For almost 20 years, Michelin has collected mobility thought leaders into a hive mind of transportation at its Michelin Challenge Bibendum, which debuted in 1998.
This year, with mobility changing habits and patterns at a breakneck and unpredictable pace, the tire maker shifted its strategy to Movin’ On – a global sustainable mobility summit.
Serge Lafon, head of Group Michelin Truck, says the gathering, which took place this week in Montreal, is likely to become an annual event as the company looks to further enrich its goals of sustainable mobility.
Michelin CEO Jean-Dominque Senard confirmed Lafon’s prediction Thursday afternoon, announcing that not only would Movin’On return in 2018, it would also return to Montreal.
This year’s event drew more than 4,000 participants from 31 countries, 40 startups and 105 partners including universities, research institutes and governments, 80 speakers, and provided 48 workshops and masterclasses and 21 vehicles for a ride and drive showcase.
Tuesday morning, in the opening address that kicked off the conference, Senard called Movin’On “a call to action – collective, optimistic, technologically demanding action in phase with the twenty-first century and with the challenges that we must meet.”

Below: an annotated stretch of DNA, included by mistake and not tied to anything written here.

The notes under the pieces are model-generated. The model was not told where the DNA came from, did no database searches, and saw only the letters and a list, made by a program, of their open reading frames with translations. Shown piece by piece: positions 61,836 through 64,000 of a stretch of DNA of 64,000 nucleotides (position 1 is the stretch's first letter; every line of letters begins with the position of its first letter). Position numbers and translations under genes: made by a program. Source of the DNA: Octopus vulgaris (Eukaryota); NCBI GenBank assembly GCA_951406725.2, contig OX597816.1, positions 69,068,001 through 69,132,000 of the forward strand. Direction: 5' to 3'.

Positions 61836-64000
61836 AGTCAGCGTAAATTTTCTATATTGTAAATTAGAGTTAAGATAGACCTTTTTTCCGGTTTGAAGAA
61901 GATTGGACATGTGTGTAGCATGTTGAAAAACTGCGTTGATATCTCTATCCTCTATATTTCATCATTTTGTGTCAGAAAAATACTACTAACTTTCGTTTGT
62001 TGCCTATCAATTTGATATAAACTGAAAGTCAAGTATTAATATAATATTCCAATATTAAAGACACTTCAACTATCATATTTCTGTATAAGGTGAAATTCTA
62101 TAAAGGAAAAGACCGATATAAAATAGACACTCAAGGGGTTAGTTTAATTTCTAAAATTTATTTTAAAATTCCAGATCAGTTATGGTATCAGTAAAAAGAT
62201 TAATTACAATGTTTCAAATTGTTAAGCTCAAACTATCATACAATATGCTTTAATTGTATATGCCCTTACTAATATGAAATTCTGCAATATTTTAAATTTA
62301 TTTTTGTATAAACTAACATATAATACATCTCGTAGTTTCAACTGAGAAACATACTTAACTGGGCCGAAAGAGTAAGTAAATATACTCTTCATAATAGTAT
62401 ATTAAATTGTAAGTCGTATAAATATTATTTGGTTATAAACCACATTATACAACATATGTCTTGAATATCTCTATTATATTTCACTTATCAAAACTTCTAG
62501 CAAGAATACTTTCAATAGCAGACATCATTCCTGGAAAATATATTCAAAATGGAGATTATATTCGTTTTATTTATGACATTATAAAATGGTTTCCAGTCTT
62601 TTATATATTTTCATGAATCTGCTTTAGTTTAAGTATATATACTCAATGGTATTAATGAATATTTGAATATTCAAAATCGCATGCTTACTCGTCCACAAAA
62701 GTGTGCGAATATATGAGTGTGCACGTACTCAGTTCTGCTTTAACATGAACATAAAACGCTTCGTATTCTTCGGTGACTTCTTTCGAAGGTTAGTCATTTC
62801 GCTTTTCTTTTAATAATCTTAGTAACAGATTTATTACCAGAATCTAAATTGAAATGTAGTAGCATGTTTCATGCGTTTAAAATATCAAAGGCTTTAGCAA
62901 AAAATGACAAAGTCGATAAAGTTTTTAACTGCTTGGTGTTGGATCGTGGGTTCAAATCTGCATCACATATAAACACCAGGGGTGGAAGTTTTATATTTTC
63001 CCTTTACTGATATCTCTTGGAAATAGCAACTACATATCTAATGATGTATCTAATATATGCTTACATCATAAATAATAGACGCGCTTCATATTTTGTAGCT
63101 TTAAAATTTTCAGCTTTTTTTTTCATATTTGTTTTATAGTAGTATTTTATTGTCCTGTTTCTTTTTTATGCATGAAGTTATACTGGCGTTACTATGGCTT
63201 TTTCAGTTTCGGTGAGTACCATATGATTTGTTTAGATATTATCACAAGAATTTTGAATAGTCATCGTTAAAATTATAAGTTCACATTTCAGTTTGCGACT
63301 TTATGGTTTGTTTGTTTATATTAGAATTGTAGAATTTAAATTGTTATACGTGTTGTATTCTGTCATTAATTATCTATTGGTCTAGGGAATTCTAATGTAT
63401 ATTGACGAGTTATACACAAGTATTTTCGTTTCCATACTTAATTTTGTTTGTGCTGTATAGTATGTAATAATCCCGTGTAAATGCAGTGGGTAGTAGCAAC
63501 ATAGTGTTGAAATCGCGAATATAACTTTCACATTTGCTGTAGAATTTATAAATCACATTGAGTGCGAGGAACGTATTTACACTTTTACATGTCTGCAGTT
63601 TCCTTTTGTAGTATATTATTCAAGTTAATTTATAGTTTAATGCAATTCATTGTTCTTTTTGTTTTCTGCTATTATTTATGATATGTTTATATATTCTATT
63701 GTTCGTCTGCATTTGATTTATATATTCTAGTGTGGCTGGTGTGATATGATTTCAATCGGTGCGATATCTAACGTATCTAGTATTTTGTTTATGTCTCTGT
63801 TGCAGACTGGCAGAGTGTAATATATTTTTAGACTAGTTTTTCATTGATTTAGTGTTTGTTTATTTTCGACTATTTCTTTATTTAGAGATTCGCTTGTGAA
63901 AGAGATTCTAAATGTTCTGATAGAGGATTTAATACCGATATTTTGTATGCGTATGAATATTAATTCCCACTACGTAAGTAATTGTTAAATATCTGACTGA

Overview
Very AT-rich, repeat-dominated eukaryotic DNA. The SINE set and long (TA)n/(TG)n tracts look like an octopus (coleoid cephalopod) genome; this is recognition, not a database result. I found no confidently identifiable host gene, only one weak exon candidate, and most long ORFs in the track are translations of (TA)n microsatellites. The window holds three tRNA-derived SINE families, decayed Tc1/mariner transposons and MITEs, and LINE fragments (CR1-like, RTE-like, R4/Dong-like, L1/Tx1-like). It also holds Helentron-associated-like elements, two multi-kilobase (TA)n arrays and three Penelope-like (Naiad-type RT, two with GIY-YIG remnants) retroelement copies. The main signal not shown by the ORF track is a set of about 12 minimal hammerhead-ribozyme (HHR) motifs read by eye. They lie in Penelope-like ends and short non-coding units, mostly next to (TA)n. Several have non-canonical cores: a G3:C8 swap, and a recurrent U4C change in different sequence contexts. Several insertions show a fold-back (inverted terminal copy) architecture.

Among Michelin’s more immediate goals, Lafon says, is to reduce the amount of natural rubber in the company’s tires. Natural rubber production has trended down much of this year thanks to an industry-wide effort to use more renewable materials.
“We’ve invested a lot in a more sustainable rubber supply chain to make sure production is renewable,” he says.
Changes in compound have not only reduced amounts of natural rubber, but also made tires lighter and more durable.
“We reduce weight every time we launch a new generation [tire],” Lafon says. “Less mass for more usage.”
In an interview with CCJ, Michelin Americas Truck Tires Chief Operating Officer Ralph Dimenna says improved compounds will be featured heavily in a new X Multi-D (XMD) regional-drive tire the company plans to roll out later this month.
“It’s a nice fuel economy play with added longevity and traction,” he says, noting testing has shown a 60 percent improvement in start up traction and up to 70 percent better wear versus its closest off-shore competitor.
Retreads are also a large part of Michelin’s sustainability goals, Lafon adds.
“When you use a retread once, you’re saving about 40 percent natural resources,” he says. “If you reread it twice, you save about half of the natural resources.”